Controversy Over Red Meat, Diet Soda Highlights Just How Complicated Nutrition Science Can Be
Does it ever feel like you get whiplash from all the latest nutrition guidance coming out? That's because doing studies in this particular field is quite difficult when it comes to causation and correlation. “People like bumper sticker guidance,” said Dr. Walter Willett, a professor of nutrition at Harvard who has led studies tying meat to bad health. But nutrition doesn't work like that.
The Associated Press:
Who Says You Can't Eat Red Meat? Food Advice Questioned Anew
So is red meat good or bad for you? If the answer were only that simple. A team of international researchers recently rattled the nutrition world by saying there isn't enough evidence to tell people to cut back on red or processed meat, seemingly contradicting advice from prominent health experts and groups including the American Cancer Society and American Heart Association. But the researchers didn't say people should eat more meat, or that it's healthy. (Choi, 10/13)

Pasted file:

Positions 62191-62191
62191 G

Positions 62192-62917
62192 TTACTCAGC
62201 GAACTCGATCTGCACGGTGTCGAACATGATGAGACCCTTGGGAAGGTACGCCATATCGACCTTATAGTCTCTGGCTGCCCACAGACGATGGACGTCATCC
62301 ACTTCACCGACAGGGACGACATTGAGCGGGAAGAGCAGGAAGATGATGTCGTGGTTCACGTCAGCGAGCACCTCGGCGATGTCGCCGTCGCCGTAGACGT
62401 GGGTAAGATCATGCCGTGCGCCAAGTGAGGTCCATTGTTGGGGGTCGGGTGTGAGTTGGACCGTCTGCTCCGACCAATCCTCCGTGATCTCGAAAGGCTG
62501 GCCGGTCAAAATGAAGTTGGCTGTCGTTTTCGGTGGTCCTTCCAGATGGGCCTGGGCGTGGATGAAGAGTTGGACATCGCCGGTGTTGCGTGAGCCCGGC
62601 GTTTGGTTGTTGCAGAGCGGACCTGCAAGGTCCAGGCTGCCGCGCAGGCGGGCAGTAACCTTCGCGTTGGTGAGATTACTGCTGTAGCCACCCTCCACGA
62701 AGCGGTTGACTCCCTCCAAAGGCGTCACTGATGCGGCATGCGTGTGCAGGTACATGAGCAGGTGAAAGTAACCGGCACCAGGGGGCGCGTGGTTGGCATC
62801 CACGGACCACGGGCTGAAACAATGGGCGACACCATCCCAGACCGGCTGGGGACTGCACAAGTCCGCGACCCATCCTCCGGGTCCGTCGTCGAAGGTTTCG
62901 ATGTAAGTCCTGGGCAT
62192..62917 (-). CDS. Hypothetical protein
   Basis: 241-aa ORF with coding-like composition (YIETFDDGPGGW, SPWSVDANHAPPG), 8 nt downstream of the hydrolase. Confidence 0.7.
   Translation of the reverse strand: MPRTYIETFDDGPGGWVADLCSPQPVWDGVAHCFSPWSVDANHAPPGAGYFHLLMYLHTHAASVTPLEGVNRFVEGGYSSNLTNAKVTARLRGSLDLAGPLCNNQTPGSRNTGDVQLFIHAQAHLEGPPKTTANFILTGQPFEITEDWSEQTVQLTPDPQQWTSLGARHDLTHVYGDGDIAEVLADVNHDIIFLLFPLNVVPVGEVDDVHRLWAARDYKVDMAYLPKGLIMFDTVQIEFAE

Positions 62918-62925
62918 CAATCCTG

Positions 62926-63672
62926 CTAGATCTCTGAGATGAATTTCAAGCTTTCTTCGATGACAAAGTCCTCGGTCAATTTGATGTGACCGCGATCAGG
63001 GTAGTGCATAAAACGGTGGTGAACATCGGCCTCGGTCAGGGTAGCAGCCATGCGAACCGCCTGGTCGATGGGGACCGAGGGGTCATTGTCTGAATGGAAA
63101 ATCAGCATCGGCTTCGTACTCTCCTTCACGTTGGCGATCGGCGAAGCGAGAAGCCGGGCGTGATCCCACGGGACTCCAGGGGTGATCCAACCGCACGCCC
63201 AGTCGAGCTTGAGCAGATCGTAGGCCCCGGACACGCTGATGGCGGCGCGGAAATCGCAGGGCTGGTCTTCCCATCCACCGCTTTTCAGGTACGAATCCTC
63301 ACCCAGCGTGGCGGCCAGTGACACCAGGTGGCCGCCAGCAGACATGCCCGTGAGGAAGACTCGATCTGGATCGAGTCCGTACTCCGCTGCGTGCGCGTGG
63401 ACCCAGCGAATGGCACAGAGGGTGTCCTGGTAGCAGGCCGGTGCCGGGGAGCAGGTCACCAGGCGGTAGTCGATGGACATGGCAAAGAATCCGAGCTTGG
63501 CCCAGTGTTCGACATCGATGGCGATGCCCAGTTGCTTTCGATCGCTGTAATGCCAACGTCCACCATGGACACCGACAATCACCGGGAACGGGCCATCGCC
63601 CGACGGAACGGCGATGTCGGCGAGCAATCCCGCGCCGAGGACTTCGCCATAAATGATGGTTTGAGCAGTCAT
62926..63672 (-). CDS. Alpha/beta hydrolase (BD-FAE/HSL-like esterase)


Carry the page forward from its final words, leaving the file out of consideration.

The New York Times:
Five Reasons The Diet Soda Myth Won’t Die
There’s a decent chance you’ll be reading about diet soda studies until the day you die. (The odds are exceedingly good it won’t be the soda that kills you.) The latest batch of news reports came last month, based on another study linking diet soda to an increased risk of death. As usual, the study (and some of the articles) lacked some important context and caused more worry than was warranted. There are specific reasons that this cycle is unlikely to end. (Carroll, 10/14)